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The French government is planning to introduce tax credit schemes that will allow record labels to offset part of their recording costs through a tax deduction that could bring as much as $12.27 million into the industry.

FRENCH SUGGEST TAX BREAKS TO LABELS FOR PRODUCTION COSTS

Culture Minister's Proposal Could Mean $12 Million in Savings to Record Industry
OOh la la. The French have a way for record companies to make more bread.

The French government is planning to introduce tax credit schemes that will allow record labels to offset part of their recording costs through a tax deduction that could bring as much as $12.27 million into the industry.

French Minister of Culture Renaud Donnedieu de Vabres announced the plan at this week's MIDEM confab in Cannes. He said the European Commission has been notified of the plans and it would be included in a bill before French Parliament this spring.

The bill also offers tax breaks for wine during lunch, renting Jerry Lewis DVDs and any record that contains songs by either Charles Aznavour, Yves Montand or Maurice Chevalier.

The EC needs to be apprised of any fiscal schemes that will affect competition within EU Member States.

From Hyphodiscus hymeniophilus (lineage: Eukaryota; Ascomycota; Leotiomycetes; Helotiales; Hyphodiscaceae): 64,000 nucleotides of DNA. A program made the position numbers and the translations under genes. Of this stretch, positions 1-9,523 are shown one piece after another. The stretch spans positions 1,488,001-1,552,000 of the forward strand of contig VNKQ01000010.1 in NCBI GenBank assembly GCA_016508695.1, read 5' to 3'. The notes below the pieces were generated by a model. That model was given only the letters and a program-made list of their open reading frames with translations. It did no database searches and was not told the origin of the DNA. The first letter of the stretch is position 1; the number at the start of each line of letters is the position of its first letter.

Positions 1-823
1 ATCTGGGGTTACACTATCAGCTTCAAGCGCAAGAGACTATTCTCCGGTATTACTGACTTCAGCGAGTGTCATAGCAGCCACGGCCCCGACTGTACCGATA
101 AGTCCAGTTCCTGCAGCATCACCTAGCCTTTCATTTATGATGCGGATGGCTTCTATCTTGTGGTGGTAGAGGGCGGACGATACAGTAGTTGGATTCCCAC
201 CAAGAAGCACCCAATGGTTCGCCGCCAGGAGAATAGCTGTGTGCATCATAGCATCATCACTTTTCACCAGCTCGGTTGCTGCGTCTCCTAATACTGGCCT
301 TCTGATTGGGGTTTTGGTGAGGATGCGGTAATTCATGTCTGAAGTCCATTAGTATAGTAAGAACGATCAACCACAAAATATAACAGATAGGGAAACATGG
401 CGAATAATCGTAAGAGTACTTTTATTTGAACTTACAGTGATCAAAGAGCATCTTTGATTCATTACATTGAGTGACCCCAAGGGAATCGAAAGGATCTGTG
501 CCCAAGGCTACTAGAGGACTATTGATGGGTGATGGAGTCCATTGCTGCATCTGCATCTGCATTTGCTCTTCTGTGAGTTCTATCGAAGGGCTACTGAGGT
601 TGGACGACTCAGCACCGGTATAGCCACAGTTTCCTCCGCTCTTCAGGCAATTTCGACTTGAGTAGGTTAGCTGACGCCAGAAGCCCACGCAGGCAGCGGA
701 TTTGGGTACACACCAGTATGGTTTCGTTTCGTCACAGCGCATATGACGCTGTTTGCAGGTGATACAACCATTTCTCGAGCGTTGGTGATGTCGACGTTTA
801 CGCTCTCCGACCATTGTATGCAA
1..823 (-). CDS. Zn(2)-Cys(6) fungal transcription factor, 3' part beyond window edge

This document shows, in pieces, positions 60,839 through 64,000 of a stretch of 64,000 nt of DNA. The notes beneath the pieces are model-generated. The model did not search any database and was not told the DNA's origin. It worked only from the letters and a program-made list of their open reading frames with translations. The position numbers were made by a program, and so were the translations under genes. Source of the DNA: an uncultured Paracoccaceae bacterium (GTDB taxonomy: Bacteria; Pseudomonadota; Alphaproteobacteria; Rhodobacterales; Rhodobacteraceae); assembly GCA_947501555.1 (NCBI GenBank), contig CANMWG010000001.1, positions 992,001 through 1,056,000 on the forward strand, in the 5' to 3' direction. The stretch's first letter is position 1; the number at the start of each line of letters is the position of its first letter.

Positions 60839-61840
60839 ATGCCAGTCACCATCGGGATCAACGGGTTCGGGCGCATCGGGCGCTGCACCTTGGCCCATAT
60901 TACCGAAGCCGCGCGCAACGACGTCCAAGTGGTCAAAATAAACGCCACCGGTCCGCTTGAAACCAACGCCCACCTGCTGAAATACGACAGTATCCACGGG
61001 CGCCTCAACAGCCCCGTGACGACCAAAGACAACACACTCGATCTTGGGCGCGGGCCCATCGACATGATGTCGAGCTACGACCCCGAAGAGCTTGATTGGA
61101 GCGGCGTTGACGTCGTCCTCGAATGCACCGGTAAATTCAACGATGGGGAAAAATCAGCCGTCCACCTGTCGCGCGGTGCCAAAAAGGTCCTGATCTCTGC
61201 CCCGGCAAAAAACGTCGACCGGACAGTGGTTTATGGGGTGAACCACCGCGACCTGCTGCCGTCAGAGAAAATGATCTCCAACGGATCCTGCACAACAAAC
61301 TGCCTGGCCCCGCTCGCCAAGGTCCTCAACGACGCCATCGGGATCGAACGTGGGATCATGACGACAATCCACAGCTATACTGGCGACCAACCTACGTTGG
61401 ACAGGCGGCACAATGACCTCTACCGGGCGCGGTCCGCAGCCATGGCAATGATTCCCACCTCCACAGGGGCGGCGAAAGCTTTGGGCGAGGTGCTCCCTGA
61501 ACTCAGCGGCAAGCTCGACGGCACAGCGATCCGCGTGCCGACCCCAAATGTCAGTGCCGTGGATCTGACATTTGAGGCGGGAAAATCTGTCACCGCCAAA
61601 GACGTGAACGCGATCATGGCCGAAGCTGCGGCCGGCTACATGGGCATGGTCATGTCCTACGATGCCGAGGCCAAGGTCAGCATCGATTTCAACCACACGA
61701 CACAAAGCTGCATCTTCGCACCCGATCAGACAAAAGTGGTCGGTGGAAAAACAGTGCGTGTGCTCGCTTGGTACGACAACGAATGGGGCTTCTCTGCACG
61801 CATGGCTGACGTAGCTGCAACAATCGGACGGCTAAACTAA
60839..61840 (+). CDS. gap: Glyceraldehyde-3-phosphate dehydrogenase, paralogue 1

Donnedieu de Vabres insists he's confident the measure will be approved under an international Unesco charter that authorizes states to set up support schemes to promote cultural diversity.

According to the plan, labels will be entitled to tax deductions for production costs and expenses linked to the development of digitization of catalogs. Expenditure on development and digitisation will be limited to $429k per recording. Total tax credits per company should not exceed $613k per year, which represents a lot of croissants.

The news was welcomed by industry executives, particularly from the indie sector.

Universal Music France Chairman/CEO Pascal Negre points to favorable results from countries like Brazil, where music production is financed with a similar scheme.

Stephan Bourdoiseau, Chairman of the French indie label's body UPFI, and chief executive of France's leading independent distributor Wagram, says he anticipates a positive clearance from the European Commission and that the scheme will be retoractive to Jan. 1 of this year.

He suggests some 100 companies could be eligible for the scheme. "In the past few years some 37% companies of four or more employees in the field have disappeared and there is about 100 companies that fit the definition today," he says.

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